It’s all too tempting not to put Cadiz in my itinerary – after there’s no way each tiny turn of Natalie Dessay’s diamond-bright brilliant rendition of Léo Delibes’ song “Les filles de Cadix”
[Pics= Cadiz: not as magical as in song.]
As is my prone, I choose to do daytrips during the earlier part of my stay in a city which I use as the base. That’s why I did Ronda yesterday and scheduled Cadiz for today.
I wasn’t sure if Cadiz would thrill me very much; after all, according to LP, Cadiz’s strongest draw is the atmosphere of locals’ gathering, which I don’t think I’ll be able to witness since I’m not staying overnight. As for its coastline, well, the photos I saw weren’t that promising.
Sevilla buses to Cadiz depart from the same bus station as those to Ronda, and in a short while after I finished breakfast at the hostel, I arrived at the bus station, thinking I still have sufficient time. Wrong. There were quite some people at the station, and the Cadiz-bound bus looked pretty bustlingly crowded. I hurried to the bus and the driver told me I can’t buy the ticket at the bus and can only go to the ticket office. Duly I went, and I had to line up, and the clerk told me that the bus was already full – I had to take the next one, which would depart at 11am. That’s very late, but there’s nothing I can do.
I bought the ticket and toyed with the idea of visiting either Sevilla’s Cathedral or Alcazar before the departure of my bus, even though that seemed to be too much of a rush. Well, Spaniards’ hard-working spirits saved me the trouble: during weekends outside “summer” the Cathedral won’t open until the afternoon, and Alcazar also doesn’t open early. I had no choice but to relax a bit at Starbucks again.
As the bus was approaching Cadiz, I had an ominous feeling – the city seems to be bigger than I thought. I started to worry whether I would have enough time to cover it, especially before the earlier of the two or three afternoon buses back to Sevilla. (I was a bit afraid that if the one leaving sometime after 5pm is full with all the daytrippers taking the earlier Sevilla-Cadiz bus, I would be forced to take the even latter choice.)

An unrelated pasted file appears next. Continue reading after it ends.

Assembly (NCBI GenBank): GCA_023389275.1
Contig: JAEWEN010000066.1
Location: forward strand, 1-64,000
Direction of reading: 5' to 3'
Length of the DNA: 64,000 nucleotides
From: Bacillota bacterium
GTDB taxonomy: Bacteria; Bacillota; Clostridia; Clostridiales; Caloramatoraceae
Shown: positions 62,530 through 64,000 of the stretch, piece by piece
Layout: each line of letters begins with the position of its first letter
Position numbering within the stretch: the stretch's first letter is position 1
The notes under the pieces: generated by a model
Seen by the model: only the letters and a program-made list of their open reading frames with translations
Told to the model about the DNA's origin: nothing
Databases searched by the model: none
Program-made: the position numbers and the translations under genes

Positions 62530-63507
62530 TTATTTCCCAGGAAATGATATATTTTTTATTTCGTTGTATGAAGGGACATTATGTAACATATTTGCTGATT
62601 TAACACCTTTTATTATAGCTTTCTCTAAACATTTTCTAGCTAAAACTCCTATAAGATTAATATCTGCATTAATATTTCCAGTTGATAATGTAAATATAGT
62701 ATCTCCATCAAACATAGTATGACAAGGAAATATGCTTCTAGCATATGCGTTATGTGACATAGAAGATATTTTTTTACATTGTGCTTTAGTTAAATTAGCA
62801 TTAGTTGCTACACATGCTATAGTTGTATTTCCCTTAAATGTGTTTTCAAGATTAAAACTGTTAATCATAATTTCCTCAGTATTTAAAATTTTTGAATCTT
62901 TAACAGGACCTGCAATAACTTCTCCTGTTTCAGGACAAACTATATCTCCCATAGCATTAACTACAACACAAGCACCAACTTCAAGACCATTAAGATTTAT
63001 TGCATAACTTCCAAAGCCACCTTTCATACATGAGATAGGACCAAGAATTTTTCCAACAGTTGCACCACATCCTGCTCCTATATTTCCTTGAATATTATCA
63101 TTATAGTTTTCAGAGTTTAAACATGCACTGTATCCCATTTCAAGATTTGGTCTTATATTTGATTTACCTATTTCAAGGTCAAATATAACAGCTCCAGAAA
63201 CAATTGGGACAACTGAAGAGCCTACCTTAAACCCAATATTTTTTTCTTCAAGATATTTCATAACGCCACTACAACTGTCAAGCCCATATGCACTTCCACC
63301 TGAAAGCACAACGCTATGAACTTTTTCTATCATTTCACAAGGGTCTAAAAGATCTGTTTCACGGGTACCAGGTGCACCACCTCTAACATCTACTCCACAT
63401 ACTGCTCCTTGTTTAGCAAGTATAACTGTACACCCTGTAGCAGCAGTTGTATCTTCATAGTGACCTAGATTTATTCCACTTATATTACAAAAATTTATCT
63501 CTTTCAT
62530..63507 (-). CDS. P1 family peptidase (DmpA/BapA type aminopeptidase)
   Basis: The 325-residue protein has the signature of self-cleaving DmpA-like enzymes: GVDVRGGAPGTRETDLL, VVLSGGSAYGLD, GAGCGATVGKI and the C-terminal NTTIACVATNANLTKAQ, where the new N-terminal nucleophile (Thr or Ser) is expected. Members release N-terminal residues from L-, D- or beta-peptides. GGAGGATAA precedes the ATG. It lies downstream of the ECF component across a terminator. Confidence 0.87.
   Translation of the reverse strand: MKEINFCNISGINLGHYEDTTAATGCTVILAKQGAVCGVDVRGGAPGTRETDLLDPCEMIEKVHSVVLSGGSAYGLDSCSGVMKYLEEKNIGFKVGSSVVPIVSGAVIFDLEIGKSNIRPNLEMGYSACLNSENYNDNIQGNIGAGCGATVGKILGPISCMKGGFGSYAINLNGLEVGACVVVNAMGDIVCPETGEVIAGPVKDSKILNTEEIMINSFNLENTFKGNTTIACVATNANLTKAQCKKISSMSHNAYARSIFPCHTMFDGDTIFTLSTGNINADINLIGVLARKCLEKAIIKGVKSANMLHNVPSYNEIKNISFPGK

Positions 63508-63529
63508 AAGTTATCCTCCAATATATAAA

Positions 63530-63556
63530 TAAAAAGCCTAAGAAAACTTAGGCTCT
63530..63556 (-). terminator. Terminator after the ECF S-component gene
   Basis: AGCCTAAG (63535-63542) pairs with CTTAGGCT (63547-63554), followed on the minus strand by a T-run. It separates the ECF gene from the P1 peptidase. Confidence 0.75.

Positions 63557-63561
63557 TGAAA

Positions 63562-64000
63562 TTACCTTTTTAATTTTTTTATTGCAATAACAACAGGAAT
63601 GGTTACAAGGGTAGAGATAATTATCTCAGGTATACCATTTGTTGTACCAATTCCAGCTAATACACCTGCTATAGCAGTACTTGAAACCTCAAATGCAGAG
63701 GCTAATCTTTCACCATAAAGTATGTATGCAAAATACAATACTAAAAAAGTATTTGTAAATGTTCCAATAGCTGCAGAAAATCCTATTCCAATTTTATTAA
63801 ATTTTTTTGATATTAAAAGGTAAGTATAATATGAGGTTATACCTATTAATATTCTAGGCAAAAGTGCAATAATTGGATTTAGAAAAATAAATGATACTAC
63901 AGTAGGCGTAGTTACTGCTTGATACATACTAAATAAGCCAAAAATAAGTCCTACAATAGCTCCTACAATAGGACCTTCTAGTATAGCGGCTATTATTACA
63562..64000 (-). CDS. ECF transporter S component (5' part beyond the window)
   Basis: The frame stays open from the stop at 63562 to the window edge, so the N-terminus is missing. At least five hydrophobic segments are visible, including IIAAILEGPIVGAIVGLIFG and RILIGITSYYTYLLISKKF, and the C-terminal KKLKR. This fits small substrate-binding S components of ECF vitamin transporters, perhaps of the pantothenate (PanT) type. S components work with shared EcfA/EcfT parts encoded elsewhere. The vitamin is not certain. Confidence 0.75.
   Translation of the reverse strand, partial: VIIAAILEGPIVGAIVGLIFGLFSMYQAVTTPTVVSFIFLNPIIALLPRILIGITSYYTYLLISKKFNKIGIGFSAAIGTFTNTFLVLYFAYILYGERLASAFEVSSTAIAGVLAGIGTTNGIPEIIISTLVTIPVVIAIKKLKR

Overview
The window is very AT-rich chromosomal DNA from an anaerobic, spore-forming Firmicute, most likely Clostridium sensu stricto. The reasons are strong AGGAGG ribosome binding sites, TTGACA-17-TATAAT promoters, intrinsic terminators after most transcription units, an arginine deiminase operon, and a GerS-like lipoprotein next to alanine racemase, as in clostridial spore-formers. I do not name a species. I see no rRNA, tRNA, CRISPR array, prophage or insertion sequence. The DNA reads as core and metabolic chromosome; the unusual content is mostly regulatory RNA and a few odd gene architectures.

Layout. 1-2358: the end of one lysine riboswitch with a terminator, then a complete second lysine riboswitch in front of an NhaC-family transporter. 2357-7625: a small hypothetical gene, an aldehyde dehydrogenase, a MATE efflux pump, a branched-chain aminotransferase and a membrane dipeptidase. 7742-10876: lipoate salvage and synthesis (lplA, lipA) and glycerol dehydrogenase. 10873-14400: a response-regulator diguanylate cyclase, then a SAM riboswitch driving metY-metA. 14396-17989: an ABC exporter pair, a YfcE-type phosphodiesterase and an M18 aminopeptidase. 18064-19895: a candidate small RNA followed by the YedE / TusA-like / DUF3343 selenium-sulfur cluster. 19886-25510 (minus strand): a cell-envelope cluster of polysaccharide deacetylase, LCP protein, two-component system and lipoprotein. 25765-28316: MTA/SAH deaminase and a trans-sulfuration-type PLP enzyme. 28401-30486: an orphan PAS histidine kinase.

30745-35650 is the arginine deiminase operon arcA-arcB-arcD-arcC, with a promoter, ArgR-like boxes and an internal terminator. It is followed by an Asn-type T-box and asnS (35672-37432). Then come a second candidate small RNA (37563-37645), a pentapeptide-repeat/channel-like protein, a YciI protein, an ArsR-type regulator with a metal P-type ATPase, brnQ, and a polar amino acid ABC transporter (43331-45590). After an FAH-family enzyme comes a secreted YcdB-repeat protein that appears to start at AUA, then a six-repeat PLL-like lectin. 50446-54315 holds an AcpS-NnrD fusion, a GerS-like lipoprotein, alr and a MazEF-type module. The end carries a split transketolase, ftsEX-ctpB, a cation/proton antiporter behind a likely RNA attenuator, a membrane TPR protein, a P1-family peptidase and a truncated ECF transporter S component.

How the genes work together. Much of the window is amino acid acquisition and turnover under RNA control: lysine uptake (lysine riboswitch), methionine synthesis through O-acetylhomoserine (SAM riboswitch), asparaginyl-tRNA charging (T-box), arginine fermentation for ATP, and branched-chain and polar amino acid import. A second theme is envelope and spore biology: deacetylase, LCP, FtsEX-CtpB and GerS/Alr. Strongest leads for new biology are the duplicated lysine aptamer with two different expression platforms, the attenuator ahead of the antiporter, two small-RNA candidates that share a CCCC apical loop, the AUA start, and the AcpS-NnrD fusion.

Cadiz doesn’t have many sights that interest me, and there are simply not many beautiful little things here and there on buildings or so.
A wedding was held in a small church as I passed by, so I went inside to a look. The silver ornaments of the teary Madonna is pretty impressive.
I got a bite at a bakery, and then I discovered a bocadillo place that offers some discount sets. I used the tiny bit of Spanish I had to communicate with the female owner and ordered a set menu. During the wait I started to wonder, how come two bocaillos with 1.5-litre of soft drink would cost only 5.5 Euros? That seems not to make sense. The answer was disclosed when I was about to pay: this price is actually not for two bocadillos but some smaller version of them, and yet the owner thought I ordered two bocadillos instead of a set menu! But she didn’t get mad and gestured that it’s ok that I pay only 5.5 Euros for the two bocadillos and that big bottle(!) of coke. The bocadillos turned out not to be very tasty – I don’t like the bread. But at least that’s quite some volume for lunch.
One of Cadiz’s main features is its coastline. But the one memorable thing was probably a couple of intricate sand castles, which were rather amazing.
And even De Falla Theater didn’t excite. The more notable performances scheduled for the winter season program seemed to be only My Fair Lady and Carmen – this of course doesn’t sound good.
In the end I hurried back to the bus station to catch an earlier bus.
Sutherland (with unexpectedly good diction):
Bogna Sokorska (1927 – 2002, both born and died in Warsaw), dubbed “Warsaw’s Nightingale”:
Sevilla – Cadiz公車來回：21.5
三明治*2+ 飲料 (套餐)= 5.5